Head Lice Can Seem Stressful But Is Usually Easily Treatable

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Head lice can be something parents worry about and even dread, especially as children enter school.

Head lice are parasitic insects that can be found on people’s heads, eyebrows, and eyelashes, according to the Centers of Disease Control and Prevention (CDC). Head lice live by feeding on human blood.

It is estimated that 6 million to 12 million cases of head lice among children ages 3 to 11 happen every year in the U.S., according to the CDC.They live close to the scalp so they can eat multiple times a day. Though the thought of lice can be unsettling, they are not known to spread diseases, according to the CDC.

And the Food and Drug Administration (FDA) states that head lice cases jump every year in the fall when the new school year starts.

Because lice are parasites, they can sometimes be associated with someone being unclean, but that is not typically the case.

The following symptoms, according to the National Institutes of Health (NIH), are signs that you or your child has head lice:

  • Small red bumps on the scalp, neck, or shoulders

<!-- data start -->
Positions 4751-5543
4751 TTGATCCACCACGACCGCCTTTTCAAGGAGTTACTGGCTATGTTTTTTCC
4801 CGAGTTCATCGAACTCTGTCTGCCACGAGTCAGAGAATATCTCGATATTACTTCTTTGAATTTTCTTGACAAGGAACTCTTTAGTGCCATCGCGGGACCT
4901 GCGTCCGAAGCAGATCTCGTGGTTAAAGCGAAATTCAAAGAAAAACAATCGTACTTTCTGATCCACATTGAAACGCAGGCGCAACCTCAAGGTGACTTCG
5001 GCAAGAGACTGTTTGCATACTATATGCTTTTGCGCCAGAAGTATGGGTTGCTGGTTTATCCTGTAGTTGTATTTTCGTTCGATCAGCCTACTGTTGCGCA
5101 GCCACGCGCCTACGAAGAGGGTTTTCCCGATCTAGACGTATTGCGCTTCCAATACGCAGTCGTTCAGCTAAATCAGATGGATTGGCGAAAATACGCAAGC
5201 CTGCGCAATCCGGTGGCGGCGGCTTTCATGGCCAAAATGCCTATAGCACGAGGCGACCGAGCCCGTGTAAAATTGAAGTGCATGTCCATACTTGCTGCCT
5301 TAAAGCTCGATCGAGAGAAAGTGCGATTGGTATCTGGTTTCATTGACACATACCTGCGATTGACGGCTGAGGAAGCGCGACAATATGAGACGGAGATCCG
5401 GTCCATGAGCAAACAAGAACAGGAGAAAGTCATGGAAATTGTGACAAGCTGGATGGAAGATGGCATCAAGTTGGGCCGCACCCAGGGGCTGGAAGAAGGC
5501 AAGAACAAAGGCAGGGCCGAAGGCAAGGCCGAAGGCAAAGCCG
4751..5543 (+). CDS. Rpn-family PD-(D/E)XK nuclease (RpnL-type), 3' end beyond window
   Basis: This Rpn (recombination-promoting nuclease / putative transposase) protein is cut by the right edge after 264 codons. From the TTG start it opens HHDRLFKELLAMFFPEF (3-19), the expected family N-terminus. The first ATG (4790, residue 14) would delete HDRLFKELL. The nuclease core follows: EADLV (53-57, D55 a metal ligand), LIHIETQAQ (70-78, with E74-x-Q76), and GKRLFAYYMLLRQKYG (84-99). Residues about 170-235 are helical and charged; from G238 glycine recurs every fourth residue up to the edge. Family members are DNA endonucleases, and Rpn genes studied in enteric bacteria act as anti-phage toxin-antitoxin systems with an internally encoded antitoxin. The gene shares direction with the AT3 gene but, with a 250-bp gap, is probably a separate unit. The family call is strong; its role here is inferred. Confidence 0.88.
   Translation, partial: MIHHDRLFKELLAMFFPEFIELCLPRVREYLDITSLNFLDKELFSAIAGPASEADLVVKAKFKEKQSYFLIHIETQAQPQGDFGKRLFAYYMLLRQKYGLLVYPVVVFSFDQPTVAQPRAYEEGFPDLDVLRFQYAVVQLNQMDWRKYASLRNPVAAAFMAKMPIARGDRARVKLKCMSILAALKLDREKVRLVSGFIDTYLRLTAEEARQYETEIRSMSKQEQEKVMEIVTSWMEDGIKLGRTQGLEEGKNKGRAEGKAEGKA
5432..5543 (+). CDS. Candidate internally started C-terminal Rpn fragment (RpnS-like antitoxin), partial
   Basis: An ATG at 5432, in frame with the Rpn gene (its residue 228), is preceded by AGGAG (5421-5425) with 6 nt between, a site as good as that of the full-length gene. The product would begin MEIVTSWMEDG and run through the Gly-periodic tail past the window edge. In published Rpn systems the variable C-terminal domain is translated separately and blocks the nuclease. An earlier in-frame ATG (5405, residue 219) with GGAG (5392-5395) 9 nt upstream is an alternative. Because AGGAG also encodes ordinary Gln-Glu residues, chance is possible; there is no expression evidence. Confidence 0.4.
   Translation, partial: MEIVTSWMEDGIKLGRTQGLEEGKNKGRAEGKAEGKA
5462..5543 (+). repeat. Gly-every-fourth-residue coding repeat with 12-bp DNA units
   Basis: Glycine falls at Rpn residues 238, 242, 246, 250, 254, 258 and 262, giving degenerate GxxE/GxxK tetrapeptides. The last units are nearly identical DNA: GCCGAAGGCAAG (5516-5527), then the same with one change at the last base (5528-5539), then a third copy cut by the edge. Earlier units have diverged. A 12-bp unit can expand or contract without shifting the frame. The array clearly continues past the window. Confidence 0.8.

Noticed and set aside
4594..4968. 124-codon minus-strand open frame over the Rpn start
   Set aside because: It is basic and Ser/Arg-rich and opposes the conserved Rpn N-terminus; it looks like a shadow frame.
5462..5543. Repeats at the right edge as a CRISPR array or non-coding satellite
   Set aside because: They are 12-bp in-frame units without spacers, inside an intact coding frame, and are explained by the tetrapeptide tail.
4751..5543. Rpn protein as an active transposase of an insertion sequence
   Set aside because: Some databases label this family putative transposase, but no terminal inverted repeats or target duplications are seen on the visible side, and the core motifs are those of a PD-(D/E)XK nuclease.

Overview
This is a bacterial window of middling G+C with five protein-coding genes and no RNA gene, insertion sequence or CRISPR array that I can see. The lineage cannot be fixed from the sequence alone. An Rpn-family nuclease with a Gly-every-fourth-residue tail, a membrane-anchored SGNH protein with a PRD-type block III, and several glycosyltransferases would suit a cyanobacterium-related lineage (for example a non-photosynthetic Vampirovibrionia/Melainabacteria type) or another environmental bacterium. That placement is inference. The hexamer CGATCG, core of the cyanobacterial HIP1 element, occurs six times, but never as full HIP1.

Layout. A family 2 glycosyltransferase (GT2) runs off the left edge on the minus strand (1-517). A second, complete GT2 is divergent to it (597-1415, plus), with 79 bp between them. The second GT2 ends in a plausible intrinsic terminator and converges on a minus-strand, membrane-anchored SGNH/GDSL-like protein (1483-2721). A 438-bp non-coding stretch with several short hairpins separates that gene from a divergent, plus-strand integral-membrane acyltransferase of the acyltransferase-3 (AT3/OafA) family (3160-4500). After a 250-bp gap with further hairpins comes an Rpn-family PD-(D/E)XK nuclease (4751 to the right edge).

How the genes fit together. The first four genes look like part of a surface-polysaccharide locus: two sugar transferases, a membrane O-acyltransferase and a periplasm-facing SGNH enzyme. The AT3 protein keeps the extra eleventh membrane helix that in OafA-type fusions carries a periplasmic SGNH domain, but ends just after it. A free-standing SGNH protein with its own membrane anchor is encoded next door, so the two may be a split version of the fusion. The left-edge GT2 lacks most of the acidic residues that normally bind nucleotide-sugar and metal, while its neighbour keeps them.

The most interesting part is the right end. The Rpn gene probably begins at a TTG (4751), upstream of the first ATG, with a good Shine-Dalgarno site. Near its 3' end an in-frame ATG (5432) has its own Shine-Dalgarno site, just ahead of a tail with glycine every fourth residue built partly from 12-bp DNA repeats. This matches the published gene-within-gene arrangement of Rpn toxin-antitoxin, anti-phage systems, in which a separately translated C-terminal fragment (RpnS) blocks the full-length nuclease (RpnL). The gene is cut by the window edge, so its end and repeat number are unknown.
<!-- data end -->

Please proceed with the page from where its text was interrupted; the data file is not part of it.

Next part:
• Tiny white specks on the bottom of each hair that are hard to get off. These specks are the eggs, called nits
  • Very itchy scalp
  • Visible lice crawling in hair

Head lice crawls from place to place and is spread by direct contact, which frequently happens while children play in close contact and have their heads together, according to the CDC.

You can help reduce the risk that you or your child will get lice, according to the CDC, by:

  • Avoiding contact between your hair and someone else’s hair
  • Not sharing clothes, including hats, scarves, coats, and sports uniforms
  • Keeping hair accessories – combs, brushes, pony tail holders, headbands, and more – to yourself

If you do believe you or your child has lice, the NIH recommends starting with an over-the-counter shampoo treatment containing 1 percent permethrin (such as Nix). Prescription strength medication is also available but not usually necessary.

To keep head lice from coming back, it is also important to get rid of the nits.

Use a special nit comb to help remove the eggs that are “glued” to individual strands of hair. You can tell the difference between nits and dandruff because the dandruff will brush off easily and the nits will have to be slid off the full length of the strand of hair with a nit comb between fingernails.

Comb hair for nits again in seven to 10 days, according to the NIH.

It is important to carefully follow the directions on this medicine.

Recently, some head lice have become resistant to treatment, according to the CDC. If your treatment does not kill the lice, your doctor can help you decide if you need a different treatment.

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